There is a lot of confusion surrounding the bond market and yields, and there is one misnomer I feel compelled to address. A recent Wall Street Journal article entitled, U.S. Government Bonds Rise; Foreign Investors Pile into Auctions (May 14, 2015) highlights a common misconception about bonds. The author attempts to explain the recent pop in yields by citing strong demand for a recent 10 Year auction. They’re up 28% since their January low. See below.
But strong demand doesn’t cause yields to rise – it causes them to fall. Recall that quantitative easing (QE) created new and additional bond demand in order to keep yields low – which it did. If the premise that strong demand causes yields to rise were true, QE would have raised yields not lowered them.
Bond values fall when yields rise.
The article’s author opines, “Many investors see the [bond] selloff as a correction…They don’t expect bond yields to rise sharply given the tepid economic growth outlook …” To qualify his stance the author quotes a senior portfolio manager at Invesco Ltd. who said, “We still believe there are structural headwinds to the global economy,” then the author adds, “which would contain a rise in bond yields.”—And that’s the great misnomer.
To believe that yields are tied directly to economic performance – that is, weak economies produce low yields – is complete and utter foolishness. Take Greece for example; their economy is weak, and in fact, is in recession. Low yields are extremely helpful during recessions – yet their 1o year yield is 10.5% and their two year yield is 21%. An inverted yield curve is when short term yields are higher than long term yields. That’s where Greece is today – it’s inverted – despite their economy experiencing “structural headwinds.”
Instead, yields are tied directly to the associated risk of default. Greece can’t afford itself and there is little doubt that they will fink on a substantial portion of their debts – the only question is when. That’s why short term lenders are demanding more than 20% interest to lend them money. They’re weak and risk of default is high, and so are their yields. In their case, a stronger economy would lower yields, as their risk of default would lessen. Not the other way around.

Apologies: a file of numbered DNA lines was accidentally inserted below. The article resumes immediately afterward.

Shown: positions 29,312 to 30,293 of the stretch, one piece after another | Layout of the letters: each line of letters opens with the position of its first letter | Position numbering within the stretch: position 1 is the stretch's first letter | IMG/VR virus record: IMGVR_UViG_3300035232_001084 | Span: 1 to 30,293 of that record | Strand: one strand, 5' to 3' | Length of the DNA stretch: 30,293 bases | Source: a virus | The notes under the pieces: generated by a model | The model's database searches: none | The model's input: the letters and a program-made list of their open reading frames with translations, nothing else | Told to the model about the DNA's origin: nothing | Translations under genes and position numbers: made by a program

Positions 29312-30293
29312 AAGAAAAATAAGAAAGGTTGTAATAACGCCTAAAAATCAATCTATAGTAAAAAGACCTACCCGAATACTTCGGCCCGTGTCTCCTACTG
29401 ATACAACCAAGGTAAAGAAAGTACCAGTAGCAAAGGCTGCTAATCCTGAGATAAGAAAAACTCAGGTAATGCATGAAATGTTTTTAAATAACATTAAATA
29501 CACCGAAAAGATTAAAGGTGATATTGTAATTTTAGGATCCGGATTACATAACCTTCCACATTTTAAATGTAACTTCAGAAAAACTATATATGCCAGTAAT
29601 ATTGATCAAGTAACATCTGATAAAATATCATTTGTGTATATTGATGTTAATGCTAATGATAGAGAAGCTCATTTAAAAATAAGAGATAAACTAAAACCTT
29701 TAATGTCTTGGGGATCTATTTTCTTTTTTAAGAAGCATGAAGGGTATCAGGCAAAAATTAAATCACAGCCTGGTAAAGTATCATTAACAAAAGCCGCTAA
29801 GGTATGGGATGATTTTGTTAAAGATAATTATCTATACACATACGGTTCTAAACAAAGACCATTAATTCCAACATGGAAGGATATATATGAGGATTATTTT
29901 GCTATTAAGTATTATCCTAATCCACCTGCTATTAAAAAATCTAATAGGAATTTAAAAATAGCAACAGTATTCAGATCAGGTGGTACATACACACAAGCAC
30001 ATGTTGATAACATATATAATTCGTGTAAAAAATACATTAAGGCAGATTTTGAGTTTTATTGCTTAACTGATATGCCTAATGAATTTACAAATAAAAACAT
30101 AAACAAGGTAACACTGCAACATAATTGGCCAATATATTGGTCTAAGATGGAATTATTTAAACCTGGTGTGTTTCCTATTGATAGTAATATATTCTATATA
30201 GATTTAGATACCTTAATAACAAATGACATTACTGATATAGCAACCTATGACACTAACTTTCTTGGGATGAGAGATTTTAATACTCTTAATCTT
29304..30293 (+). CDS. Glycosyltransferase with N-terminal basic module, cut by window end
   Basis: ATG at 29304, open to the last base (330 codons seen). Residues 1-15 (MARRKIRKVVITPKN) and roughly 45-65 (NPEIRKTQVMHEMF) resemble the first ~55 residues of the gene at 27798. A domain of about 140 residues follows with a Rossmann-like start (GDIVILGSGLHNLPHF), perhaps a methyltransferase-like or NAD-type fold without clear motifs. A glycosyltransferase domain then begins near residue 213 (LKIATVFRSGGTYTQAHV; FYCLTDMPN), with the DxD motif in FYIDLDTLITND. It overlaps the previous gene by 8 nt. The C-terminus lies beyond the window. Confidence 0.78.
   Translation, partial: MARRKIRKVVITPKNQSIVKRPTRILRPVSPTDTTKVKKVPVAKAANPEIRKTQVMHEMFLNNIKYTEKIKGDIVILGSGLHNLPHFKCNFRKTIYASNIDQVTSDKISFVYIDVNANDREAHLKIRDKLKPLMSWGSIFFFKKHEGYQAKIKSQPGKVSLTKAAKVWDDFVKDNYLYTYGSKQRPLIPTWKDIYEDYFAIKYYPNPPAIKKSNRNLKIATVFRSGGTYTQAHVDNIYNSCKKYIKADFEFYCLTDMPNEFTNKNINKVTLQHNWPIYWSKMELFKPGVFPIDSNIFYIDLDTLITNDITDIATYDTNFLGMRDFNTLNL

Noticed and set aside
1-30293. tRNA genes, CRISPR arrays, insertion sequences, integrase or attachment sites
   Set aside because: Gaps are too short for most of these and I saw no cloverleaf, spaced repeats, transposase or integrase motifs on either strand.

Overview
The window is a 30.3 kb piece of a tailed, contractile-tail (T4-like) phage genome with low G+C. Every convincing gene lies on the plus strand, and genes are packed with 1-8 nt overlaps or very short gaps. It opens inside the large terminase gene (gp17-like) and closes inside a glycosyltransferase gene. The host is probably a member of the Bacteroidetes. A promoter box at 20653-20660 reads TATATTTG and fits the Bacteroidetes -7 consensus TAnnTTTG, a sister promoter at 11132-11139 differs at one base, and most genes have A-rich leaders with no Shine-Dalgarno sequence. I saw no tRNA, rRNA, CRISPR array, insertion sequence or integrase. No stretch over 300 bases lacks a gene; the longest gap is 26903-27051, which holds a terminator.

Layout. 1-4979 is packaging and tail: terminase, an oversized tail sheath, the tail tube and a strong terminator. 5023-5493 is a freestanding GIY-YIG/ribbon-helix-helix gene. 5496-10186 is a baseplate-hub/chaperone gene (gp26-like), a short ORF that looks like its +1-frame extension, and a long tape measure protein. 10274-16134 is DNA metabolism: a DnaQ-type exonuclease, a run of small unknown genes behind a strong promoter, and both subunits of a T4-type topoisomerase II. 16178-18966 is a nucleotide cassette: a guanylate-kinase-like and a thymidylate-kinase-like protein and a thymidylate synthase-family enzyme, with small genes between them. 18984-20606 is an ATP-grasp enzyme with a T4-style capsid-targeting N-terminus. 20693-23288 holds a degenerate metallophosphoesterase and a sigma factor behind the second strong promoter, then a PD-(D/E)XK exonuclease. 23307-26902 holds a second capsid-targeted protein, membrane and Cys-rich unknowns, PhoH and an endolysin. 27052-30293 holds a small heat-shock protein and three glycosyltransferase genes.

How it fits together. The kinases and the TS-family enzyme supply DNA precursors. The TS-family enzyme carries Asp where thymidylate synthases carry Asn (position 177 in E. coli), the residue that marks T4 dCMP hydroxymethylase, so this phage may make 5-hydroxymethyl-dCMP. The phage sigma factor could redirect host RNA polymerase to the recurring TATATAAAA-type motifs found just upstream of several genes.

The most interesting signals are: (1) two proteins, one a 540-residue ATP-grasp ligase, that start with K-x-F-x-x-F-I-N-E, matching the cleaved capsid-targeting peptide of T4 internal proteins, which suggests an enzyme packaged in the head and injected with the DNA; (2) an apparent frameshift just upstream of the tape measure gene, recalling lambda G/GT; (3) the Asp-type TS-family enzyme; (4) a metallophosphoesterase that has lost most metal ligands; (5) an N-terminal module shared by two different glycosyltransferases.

To invest in bonds right now is a risky proposition at the very least. To chase higher yields from borrowers like Greece is a fool’s game – and so not worth the associated risks. And at just a couple of bips above inflation, a 2% U.S. bond is just as risky. Sure American yields can dip down lower. Heck, Germany’s 10 year yield is around .67%. Indeed, bets can be placed on lower near term yields and perhaps money can be made. But that doesn’t mean the odds favor such a position.
In fact, the opposite is true. The odds for bonds are in the house’s favor because there is more room for yields to move up than down. To put it another way, there’s more room for bond values to fall rather than rise because yields remain at historic lows. In markets such as these, investors don’t buy U.S. bonds to make money. They buy them for safety and security. They buy them to not lose everything should the world fall apart.
That’s why foreign money is flooding into U.S. bonds. The United States has the greatest system of government, the strongest middle class on the planet, and is the only country to never fink on a loan obligation. And even though the U.S. is more than 100% leveraged (that is, there is more debt than economic output) risk of default is nil. For that reason U.S. yields will remain low as long as the Federal Reserve wants them low, and inflationary pressure remains mute. The level of economic output has little to do with it. After all, yields have been low in America since the Great Recession.
It’s a different story around the world. Countries like Greece are having a hard time raising money even though they offer high interest rates. But let’s face it, twenty percent interest payments aren’t worth a hill of beans if the checks don’t clear. Greece needs a stronger economy, not a weaker one, to attract capital at lower rates.
Indeed, economic strength would prompt central bankers to raise interest rates. Such a move would be in hopes to slow growth and thwart inflation. But that’s much different from the Wall Street Journal’s pronouncement, that a sluggish global economy will contain high yields. The only thing a sluggish economy contains is prosperity.
Just ask the Greeks.